In those cases in which an injunction was granted notwithstanding that the challenged practices had ceased, it generally appeared that there remained the possibility of a resumption of the challenged acts or the possibility of future violations or a question as to the validity of the Act or the administrative regulation, or some other matter of possible dispute between the parties. In Southern Pacific Terminal Co. v. I. C. C., 219 U.S. 498, 31 S.Ct. 279, 55 L.Ed. 310, the court recognized the general rule that a court will not entertain a moot question, but held that even though the order of the commission had expired, the question was not moot where interests of a public character were asserted under conditions that might be immediately repeated. Sears, Roebuck & Co. v. Federal Trade Commission, 7 Cir., 258 F. 307, 310, 6 A.L.R. 358, involved an injunctive order of the commission. The company had complied with the order; in fact, it had discontinued the practices complained of before the order was made. In upholding the order, the court said: "Here, no assurance is in sight that petitioner, if it could shake respondent's hand from its shoulder, would not continue its former course."

In Guarantee Veterinary Co. v. Federal Trade Commission, 2 Cir., 285 F. 853, it appeared that there was no assurance that the company would not return to its objectionable practices. In Fairyfoot Products Co. v. Federal Trade Commission, 7 Cir., 80 F.2d 684, the Board ordered the company to cease and desist from certain unfair trade practices. The company filed a form of compliance, attaching certain conditions thereto. Under these circumstances the court held that the discontinuance was not a bar to the order. The case of United States v. Trans-Missouri Freight Ass'n, 166 U.S. 290, 17 S.Ct. 540, 41 L.Ed. 1007, involved the validity of an order requiring railroad companies to dissolve an association, and adjudged illegal and void a certain agreement between the railroad companies. The railroad companies did not admit the illegality of the agreement, nor allege their purpose not to enter into a similar one in the immediate future. A number of cases have held that where, either by the conduct of the parties or by operation of law, the existing controversy has come to an end, the case has become moot. People of State of California v. San Pablo & T. R. Co., 149 U.S. 308, 13 S.Ct. 876, 37 L.Ed. 747; Fleming v. National Bank of Commerce, D.C., 41 F.Supp. 833; Walling v. Builders' Veneer & Woodwork Co., D.C., 45 F.Supp. 808; Fleming v. Phipps, D.C., 35 F.Supp. 627; Fleming v. Lincoln Loose Leaf Warehouse Co.,1 Fleming v. Kull, D.C.E.D.Tex. June 16, 19411.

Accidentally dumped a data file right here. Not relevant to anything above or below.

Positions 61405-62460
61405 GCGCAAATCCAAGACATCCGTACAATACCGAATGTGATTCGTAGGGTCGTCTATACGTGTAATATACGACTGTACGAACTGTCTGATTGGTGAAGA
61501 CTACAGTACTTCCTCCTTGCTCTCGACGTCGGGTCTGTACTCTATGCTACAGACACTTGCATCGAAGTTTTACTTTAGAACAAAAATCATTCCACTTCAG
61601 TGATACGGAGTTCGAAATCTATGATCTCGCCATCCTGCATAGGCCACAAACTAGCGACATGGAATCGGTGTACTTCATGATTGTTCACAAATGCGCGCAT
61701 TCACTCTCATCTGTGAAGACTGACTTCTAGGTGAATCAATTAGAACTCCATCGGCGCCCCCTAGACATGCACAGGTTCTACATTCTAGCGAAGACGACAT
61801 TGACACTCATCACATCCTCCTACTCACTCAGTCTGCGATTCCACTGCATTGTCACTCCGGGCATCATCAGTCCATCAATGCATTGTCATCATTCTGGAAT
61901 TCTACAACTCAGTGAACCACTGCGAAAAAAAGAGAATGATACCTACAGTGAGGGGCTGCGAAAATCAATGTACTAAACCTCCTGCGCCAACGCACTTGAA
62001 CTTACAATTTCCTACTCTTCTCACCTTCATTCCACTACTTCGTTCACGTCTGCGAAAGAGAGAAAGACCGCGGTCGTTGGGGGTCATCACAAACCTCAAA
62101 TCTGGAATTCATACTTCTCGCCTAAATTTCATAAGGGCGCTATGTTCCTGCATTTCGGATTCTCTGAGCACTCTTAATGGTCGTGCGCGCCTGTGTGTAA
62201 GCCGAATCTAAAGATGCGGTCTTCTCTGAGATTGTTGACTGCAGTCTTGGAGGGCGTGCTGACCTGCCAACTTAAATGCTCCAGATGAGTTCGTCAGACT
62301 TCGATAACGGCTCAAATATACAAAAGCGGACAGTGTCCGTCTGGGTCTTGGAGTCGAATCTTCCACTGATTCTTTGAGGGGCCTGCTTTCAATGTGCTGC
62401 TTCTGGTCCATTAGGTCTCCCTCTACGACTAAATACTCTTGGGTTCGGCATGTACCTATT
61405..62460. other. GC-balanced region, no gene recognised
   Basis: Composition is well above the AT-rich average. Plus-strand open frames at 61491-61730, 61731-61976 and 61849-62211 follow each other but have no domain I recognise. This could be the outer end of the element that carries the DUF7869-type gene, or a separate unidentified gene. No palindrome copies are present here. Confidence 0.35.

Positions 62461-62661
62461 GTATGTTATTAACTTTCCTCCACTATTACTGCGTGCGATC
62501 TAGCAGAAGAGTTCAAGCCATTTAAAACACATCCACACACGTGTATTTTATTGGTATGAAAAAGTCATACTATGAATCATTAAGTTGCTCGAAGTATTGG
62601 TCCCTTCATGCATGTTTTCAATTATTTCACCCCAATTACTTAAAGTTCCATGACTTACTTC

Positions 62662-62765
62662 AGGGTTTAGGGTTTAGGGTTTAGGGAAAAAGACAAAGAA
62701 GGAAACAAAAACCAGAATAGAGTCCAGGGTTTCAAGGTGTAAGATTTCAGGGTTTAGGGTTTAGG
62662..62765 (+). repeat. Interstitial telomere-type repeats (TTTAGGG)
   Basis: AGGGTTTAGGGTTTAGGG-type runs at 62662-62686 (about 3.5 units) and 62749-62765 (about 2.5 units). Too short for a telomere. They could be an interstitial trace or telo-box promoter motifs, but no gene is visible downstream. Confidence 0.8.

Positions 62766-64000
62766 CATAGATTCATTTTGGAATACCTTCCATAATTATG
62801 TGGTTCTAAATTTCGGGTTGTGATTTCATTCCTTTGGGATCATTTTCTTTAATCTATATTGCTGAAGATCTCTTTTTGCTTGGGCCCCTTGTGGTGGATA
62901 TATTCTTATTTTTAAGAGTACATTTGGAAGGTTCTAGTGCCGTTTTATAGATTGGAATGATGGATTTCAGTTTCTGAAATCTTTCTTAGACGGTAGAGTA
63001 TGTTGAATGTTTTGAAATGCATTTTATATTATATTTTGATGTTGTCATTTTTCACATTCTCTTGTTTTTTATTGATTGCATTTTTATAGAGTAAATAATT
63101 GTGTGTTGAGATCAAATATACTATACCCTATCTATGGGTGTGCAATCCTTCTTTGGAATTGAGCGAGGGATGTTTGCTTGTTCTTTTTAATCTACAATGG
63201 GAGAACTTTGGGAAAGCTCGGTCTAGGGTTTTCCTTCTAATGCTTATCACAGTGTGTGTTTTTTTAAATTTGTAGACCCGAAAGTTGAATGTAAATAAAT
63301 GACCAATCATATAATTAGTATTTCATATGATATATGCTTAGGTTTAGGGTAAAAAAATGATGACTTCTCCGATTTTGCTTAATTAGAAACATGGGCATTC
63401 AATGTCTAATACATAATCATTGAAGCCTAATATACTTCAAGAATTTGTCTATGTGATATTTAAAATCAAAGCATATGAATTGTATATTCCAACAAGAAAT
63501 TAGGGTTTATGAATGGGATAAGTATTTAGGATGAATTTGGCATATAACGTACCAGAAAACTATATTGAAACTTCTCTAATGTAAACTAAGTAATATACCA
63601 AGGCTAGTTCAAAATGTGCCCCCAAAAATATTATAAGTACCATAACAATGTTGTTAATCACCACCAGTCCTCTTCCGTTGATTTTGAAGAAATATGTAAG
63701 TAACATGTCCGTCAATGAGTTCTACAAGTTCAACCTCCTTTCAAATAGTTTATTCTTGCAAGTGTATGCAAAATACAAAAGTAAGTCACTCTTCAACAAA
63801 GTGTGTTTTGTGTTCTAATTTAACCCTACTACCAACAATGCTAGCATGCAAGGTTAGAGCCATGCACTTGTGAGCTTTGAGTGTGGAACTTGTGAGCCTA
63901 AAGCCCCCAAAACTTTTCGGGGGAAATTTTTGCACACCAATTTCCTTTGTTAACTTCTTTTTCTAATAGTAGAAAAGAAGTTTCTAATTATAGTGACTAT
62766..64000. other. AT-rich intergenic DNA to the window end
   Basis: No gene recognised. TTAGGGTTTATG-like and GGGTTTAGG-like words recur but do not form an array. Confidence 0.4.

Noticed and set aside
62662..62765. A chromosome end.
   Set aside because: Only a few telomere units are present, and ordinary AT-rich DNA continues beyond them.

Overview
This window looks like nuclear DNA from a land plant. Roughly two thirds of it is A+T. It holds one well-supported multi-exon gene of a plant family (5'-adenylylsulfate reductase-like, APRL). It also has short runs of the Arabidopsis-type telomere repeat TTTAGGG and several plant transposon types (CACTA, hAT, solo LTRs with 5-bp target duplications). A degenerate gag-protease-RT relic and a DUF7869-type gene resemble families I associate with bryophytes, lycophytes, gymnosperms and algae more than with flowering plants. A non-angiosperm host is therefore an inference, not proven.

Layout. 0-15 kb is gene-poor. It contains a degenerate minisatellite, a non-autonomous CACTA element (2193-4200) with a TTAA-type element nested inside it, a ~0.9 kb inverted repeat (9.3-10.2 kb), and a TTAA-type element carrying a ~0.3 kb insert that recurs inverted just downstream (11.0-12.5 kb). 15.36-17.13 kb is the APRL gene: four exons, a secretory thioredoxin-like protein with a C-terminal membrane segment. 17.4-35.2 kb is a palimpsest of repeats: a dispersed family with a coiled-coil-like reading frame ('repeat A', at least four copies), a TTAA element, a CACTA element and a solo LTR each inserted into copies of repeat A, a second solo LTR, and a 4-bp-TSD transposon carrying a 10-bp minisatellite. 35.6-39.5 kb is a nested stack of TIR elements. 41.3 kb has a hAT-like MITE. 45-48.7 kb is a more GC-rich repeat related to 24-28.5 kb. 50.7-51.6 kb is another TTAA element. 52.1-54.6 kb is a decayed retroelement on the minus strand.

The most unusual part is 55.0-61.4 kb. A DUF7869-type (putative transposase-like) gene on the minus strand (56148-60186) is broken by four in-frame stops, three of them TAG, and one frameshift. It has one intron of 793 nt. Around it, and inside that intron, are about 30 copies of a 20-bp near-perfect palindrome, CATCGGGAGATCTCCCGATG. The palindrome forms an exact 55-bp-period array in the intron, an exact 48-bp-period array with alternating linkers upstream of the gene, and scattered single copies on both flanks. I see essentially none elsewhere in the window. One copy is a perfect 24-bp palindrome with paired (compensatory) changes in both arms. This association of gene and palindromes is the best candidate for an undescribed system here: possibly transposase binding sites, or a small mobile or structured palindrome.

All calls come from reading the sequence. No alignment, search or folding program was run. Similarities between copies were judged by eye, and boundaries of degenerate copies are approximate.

It is the duty of the administrator to enforce the provisions of the Act and compel compliance therewith. An injunction may not be employed to punish past violations or to simply establish that violations had occurred. Its function is to stop existing violations or prevent further infractions if there is reason to believe that they may occur.

If issues are joined in an action in which the plaintiff alleges that the defendant is violating provisions of the Act or there is reason to believe that he will violate them, there is present a justiciable controversy. But if during the proceedings violations cease and the accused admittedly is in full compliance, without reason to believe that future violations will occur, the justiciable controversy disappears and the question becomes moot. It would seem to be an idle gesture to enjoin violations of the Act when they have ceased and there is no reason to fear that they will again be renewed. When such a situation arises, it is the duty of the trial court to ascertain if there is reason to fear future violations. The court, in the discharge of this function, is invested with a sound discretion in reaching its conclusion as to whether an injunction should or should not be issued, and its decision will not be disturbed on appeal unless it appears that there has been an abuse of discretion.

An examination of the record in this case leads us to conclude that here there was no abuse of discretion.

The judgment of the court will therefore be affirmed.

MURRAH, Circuit Judge (dissenting).